If you read my post, life | on past experiences and making a splash you will know that in January I began a new job at Splash Effect as Community Manager. Splash Effect is a small, startup digital agency and I have found that going from a somewhat typical 9-5 job (I say somewhat, because working for a boarding school is far from a normal experience) to a role with relatively flexible hours and remote work has been quite the transition. I have learned quite a lot in the last 2.5 months but I am also still trying to figure out a routine that works for me. In this post I share some of the challenges I have faced, the benefits I have noticed, and some tips for anyone who has found themselves in a similar working dynamic.


1. Managing Expectations

Firstly, I need to express how exciting working for a startup is. There is an incredible energy that fills the room when the whole team gets together that is fuelled by vision, possibility and passion. But it is worth noting that this energy is only sustainable when coupled with hard work. When you are passionate about what you are working on and when your team shares a vision it makes it a lot easier to put in the extra time, but when you find yourself forgoing social time and your weekend to work, it’s time to take a step back and manage expectations – both what your startup expects of you and, most importantly, what you expect of yourself.

As much as the founders of the startup you work for do expect a lot of you and of your work, usually their expectations begin and end with whether you are able to get your work done and have done so well. Sometimes that can be challenging and, yes, sometimes you will work longer hours than typical. But this cannot and should not be a regular occurrence.

To avoid this you need to become really good at knowing what you should expect of yourself on a normal day. I have struggled and am still struggling with this, but I have found that creating a to-do list of what needs to be accomplished every day definitely helps. You can do this by either using the classic pen and paper or an app such as Asana – personally I use a combination of both as I still find that physically writing down my tasks helps me better internalize what I need to get done. One thing I have found is that I will always set out to do more than I can manage in a day. This is either because I have simply underestimated the time needed for my tasks or it can happen because much of my job is client focused and is, therefore, quite reactive. I have not yet mastered this skill and I don’t think I will for quite some time, but I am beginning to understand that no matter how ambitious I might be, I will not finish everything today. And nor should I.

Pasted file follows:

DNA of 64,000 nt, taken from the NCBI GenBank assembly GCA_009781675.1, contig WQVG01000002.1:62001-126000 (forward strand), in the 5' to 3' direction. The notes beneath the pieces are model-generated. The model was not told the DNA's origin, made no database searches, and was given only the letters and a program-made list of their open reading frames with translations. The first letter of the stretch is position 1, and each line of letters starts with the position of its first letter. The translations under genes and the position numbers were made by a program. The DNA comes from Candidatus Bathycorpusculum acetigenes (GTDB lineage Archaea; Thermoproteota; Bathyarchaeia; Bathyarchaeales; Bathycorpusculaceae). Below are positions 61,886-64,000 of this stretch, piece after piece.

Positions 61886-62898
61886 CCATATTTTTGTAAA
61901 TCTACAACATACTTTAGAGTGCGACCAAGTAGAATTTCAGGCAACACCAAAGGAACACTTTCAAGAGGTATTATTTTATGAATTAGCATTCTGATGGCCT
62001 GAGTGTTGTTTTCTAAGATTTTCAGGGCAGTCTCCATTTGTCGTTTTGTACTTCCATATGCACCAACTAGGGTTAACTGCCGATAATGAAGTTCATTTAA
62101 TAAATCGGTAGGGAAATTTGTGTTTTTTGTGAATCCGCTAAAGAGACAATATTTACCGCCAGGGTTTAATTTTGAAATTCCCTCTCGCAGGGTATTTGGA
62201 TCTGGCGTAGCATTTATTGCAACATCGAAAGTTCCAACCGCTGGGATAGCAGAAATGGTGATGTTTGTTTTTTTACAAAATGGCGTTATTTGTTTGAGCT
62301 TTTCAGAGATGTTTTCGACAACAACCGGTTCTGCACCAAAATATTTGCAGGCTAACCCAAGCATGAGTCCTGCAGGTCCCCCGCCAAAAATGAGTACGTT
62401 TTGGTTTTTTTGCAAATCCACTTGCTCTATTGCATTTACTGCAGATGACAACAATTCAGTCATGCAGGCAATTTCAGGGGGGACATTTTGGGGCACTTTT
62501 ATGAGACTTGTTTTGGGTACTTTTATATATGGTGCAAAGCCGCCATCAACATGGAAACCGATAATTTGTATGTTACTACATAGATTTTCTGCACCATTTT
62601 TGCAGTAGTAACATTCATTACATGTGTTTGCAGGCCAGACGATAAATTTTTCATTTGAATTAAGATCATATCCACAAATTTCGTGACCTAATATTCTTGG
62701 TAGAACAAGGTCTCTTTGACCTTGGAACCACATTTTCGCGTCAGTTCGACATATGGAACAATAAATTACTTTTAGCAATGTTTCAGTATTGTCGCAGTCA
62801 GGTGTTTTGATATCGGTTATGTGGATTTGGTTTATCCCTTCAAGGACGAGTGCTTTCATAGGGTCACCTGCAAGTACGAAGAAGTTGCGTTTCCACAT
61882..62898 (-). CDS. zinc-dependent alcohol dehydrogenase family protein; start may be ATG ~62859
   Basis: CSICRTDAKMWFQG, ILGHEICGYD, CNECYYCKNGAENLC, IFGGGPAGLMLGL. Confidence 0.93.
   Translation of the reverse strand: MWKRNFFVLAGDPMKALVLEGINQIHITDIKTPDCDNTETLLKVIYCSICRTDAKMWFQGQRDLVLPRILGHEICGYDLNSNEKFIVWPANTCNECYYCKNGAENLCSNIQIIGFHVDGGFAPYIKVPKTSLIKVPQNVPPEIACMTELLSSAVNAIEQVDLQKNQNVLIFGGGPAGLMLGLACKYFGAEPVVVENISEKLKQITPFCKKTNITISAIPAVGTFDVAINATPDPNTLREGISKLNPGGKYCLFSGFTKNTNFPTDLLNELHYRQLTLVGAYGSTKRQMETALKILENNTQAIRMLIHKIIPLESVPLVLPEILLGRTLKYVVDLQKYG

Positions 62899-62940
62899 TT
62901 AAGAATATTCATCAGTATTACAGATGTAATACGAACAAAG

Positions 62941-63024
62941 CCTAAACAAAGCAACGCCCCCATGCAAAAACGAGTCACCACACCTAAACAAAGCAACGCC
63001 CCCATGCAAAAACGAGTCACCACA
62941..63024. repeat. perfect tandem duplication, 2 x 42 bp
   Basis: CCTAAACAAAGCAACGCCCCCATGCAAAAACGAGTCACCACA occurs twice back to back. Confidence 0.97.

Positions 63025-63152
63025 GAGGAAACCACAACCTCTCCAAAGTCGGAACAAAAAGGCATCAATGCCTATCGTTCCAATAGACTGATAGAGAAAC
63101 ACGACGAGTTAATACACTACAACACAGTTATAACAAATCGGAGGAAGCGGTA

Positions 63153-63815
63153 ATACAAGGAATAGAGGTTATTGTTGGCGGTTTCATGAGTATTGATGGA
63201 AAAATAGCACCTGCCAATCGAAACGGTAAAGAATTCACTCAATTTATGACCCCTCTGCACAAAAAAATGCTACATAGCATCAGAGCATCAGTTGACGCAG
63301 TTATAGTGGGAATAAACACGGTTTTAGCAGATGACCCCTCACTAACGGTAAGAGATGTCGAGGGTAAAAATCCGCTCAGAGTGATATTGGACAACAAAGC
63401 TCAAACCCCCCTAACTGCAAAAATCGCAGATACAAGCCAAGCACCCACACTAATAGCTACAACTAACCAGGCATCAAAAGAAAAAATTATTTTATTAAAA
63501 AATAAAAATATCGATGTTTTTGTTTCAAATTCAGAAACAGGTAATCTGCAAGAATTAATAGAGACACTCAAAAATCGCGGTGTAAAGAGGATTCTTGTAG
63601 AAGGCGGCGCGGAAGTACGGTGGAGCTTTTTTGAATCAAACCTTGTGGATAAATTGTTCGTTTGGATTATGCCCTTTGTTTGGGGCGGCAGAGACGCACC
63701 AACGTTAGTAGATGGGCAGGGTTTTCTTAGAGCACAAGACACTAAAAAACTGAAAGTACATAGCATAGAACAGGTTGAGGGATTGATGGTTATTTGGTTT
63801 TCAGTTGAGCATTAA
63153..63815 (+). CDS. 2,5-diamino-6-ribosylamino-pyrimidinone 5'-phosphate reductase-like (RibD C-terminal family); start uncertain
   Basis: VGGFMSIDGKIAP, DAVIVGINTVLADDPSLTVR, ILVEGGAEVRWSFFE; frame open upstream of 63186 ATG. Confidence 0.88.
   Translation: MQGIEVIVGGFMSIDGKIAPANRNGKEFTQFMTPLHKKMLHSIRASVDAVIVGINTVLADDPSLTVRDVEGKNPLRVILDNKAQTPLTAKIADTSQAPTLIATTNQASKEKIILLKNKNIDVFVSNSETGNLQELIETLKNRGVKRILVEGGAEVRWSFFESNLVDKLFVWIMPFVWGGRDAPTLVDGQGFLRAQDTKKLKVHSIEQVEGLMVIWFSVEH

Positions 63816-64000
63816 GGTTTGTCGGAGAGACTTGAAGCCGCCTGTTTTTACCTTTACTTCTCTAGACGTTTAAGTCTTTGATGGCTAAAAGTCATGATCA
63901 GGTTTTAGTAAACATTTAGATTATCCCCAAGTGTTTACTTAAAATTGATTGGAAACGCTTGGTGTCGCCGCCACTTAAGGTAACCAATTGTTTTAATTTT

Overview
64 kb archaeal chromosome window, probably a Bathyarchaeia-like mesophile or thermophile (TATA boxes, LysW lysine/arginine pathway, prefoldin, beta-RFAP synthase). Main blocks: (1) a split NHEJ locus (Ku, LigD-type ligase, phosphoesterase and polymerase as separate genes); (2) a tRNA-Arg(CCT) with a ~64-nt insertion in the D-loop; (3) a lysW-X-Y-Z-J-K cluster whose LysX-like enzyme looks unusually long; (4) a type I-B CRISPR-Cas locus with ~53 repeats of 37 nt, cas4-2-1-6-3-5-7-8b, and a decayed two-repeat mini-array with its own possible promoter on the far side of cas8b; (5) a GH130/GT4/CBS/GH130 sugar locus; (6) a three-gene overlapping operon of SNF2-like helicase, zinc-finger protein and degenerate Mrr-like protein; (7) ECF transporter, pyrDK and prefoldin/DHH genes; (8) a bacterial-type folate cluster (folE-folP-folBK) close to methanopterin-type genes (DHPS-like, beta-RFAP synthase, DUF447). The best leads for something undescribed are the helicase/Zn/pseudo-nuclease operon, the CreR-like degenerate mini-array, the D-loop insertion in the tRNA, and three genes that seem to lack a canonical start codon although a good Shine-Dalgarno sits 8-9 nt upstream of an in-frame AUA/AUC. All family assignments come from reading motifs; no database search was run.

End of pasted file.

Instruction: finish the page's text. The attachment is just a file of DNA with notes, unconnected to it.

The above advice (if you can call it that – I’m definitely not a expert!) can be applicable to any role at any type of organization. But it is especially important to remember as a part of a startup. It is easy to let yourself live and breath the goals of your the startup you work for – it’s part of the culture – and therefore you will let yourself work more than you should because you actually really enjoy what you’re doing and achieving these goals would mean good things for the company and, therefore, mean good things for you. However, Rome wasn’t built in a day. So take your time and enjoy the ride.

2. Setting Hours

Related to managing daily expectations of yourself is managing your time throughout your work day. When you are not expected in the office on a daily basis and when your colleagues work strange hours due to other commitments it makes setting your own hours quite challenging. This is also especially hard when you are managing social media. After all, the internet never sleeps.

Of course, there are some awesome benefits to not working typical hours. You could sleep in, roll out of bed and be at the “office” in seconds! You could go to the gym in the middle of the day and actually get a treadmill! You could flex your hours so you can head off early on a Friday to make it up to the cottage for the weekend! I mean, the possibilities are endless!